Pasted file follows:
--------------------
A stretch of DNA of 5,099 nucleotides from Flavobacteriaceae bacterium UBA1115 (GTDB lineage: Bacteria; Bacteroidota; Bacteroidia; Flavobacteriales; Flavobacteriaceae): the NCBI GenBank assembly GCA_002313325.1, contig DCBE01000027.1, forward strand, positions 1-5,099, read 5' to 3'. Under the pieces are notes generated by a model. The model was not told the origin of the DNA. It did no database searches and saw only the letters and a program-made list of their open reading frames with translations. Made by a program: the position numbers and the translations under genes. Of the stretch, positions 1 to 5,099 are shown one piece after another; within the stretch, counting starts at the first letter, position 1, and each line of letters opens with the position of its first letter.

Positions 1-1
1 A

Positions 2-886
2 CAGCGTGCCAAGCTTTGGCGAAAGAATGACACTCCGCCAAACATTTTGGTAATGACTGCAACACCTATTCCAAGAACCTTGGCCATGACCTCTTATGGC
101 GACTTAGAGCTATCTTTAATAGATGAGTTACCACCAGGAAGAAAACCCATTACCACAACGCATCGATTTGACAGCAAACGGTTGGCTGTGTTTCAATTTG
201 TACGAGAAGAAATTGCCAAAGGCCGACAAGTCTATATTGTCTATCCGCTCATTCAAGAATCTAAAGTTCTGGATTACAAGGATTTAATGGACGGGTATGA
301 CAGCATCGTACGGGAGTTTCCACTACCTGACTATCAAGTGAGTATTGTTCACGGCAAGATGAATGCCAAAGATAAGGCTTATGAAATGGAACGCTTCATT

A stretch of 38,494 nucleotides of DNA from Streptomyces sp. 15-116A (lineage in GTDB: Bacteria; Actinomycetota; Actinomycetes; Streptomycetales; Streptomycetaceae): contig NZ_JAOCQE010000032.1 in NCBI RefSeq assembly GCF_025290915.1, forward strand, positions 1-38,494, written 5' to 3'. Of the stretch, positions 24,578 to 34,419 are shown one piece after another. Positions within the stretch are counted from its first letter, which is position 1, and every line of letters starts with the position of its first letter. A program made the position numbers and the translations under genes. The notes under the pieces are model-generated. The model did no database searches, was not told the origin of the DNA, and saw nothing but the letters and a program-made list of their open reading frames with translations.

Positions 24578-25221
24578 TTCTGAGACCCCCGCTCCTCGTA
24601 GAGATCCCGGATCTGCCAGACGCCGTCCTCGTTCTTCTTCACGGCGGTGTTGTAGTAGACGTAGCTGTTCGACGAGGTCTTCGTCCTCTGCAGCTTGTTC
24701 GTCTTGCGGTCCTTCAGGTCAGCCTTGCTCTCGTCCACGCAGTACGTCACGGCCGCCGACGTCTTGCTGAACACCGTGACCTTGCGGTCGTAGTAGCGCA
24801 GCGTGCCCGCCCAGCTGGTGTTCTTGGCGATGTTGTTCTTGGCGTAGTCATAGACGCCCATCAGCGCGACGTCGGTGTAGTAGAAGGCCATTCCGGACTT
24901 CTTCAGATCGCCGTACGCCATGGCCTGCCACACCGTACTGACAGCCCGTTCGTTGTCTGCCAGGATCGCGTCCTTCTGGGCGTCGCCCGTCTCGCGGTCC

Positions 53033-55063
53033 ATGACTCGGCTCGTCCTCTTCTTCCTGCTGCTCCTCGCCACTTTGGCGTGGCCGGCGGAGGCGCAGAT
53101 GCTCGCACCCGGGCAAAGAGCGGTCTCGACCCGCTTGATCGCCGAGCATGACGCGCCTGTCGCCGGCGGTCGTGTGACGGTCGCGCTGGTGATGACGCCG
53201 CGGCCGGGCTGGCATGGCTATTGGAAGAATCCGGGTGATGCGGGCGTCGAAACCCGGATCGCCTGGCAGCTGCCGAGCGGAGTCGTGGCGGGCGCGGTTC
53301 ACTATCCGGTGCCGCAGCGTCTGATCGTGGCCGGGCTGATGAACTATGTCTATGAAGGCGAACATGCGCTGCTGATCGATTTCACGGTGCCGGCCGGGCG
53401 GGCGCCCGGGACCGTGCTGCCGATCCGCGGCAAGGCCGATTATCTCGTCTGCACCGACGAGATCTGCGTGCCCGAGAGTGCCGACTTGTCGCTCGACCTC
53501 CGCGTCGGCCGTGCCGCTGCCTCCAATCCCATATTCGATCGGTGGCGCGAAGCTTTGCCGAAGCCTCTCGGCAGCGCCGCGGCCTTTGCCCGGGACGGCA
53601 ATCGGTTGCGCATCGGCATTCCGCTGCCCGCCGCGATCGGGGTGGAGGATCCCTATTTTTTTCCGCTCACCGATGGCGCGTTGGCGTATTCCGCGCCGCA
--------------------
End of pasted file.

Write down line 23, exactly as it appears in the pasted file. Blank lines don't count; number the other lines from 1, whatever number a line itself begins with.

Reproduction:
53601 ATCGGTTGCGCATCGGCATTCCGCTGCCCGCCGCGATCGGGGTGGAGGATCCCTATTTTTTTCCGCTCACCGATGGCGCGTTGGCGTATTCCGCGCCGCA